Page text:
Parenting Class, Week 3: Partnerships, Attachment, and Commitment

This was a really emotional class for me and many others. The teachers discussed attachments, commitment, and partnerships – with our child, case workers, with foster parents, with biological parents, and everyone else. We will have support of everyone within the system even post-adoption for several years OR until our child turns 18.

One of the exercises in class was a meditation where the lights were dimmed and we were walked through what it feels like to have your family, belongings, and life ripped away from us to never get them back again. Another exercise was writing down 5 things that make up our life and help to define who we are. Then slowly they were taken away – all but one. These were both to show how difficult it is to be a foster child. By the time we would even meet these children, they will have been minimum of 1 year in foster homes.

We were told that kids that are close to aging out at 18 can opt to extend their foster care to age 21. This gives them the opportunity to not age out and be turned out on their own, to keep their health coverage, and so many other things. But above all, to have a family, even if temporary, that can give them some stability, love, and guidance. And hopefully get rid of part of their attitude from bouncing around in foster care.

Bc who wants to adopt a teenager with a shitty attitude?

We do.
We want to make him or her feel loved and cherished and know that they won’t be shuffled around from home to home and family to family. We want our child to know what it means to be able to love and trust the people that take care of them.

We learned that we must be 100% committed to the child before meeting them in person. Let that sink in.. We were all a little taken aback by this. I mean, how can you be fully committed to someone that you have never met? Photos and a blurb online aren’t enough for this!

Let me back up a second… We have been given a piece of paper (at the bottom) with photo listings from every county in Florida and the national boards. We have to sign a paper (below) stating that we know the search is our responsibility. Once we identify a child that we want more information about, we will let our case worker know. If we are a good match, we will be provided with all of their records, photos, and learn absolutely everything that is currently known about them during the full disclosure process.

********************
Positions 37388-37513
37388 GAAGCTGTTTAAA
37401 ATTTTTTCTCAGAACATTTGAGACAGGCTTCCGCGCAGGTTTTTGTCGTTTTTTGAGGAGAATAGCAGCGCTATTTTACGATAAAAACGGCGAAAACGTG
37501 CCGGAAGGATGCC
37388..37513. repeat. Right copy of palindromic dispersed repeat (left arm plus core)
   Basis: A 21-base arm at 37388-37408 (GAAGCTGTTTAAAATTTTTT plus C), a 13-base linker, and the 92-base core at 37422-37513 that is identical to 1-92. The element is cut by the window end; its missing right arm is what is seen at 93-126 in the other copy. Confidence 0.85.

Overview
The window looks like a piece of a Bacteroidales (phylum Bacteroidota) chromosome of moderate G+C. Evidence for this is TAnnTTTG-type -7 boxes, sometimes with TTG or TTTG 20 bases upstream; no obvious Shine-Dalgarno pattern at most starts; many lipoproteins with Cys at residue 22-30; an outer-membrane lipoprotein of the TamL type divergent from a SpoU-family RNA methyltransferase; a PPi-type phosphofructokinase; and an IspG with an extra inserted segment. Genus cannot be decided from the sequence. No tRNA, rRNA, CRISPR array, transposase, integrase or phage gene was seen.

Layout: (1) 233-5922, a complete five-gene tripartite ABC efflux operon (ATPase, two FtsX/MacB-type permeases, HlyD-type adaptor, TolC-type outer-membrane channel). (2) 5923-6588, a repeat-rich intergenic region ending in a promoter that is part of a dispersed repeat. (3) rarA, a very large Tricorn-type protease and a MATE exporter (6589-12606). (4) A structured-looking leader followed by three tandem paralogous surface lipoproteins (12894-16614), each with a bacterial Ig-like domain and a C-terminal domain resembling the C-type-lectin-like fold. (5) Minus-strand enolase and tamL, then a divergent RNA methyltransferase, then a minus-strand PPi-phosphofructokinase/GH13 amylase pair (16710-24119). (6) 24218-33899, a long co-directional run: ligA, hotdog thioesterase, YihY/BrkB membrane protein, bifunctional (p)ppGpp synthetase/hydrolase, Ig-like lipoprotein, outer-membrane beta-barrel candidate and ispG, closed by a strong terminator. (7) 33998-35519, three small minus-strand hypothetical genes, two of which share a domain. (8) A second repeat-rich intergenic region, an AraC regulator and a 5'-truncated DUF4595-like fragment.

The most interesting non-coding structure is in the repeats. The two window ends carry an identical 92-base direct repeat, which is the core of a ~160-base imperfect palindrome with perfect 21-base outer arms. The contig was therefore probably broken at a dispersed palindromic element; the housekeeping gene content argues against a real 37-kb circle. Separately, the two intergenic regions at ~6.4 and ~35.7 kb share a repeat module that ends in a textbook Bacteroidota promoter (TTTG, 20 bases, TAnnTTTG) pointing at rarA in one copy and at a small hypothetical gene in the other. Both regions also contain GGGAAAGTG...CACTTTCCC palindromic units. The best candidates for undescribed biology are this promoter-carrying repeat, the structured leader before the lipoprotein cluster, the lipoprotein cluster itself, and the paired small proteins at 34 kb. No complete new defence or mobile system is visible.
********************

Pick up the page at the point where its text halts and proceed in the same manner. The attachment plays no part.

After reviewing this information, we can still say no and keep searching. If we say yes, the visits will begin. They will be slow at first and will eventually result in overnights, weekend stays, and then the child moving in to our home. After moving in, there is a minimum 90 day period before the adoption is finalized. This seems fast, right? In 90 days, anything can happen. Or can’t.. Honeymoon period and all that.

Basically, after the full disclosure, we need to be 100% committed to the child bc there is no going back. This seems daunting and a little scary, truthfully. But once we meet them in the setting of “we plan on adopting you,” saying no afterwards is just another devastating rejection for the child.

Much like with Ballerina, an older child is able to also decide if we are cool enough to meet and be our child forevermore. This is going to be a totally mutual decision for the 3 of us – and allllllll the support that we have to ensure the perfect fit.


One comment on “Parenting Class, Week 3: Partnerships, Attachment, and Commitment

  1. Pingback: Parenting Class, Week 4: Normalcy and Cultural Competency – Becca Blogs

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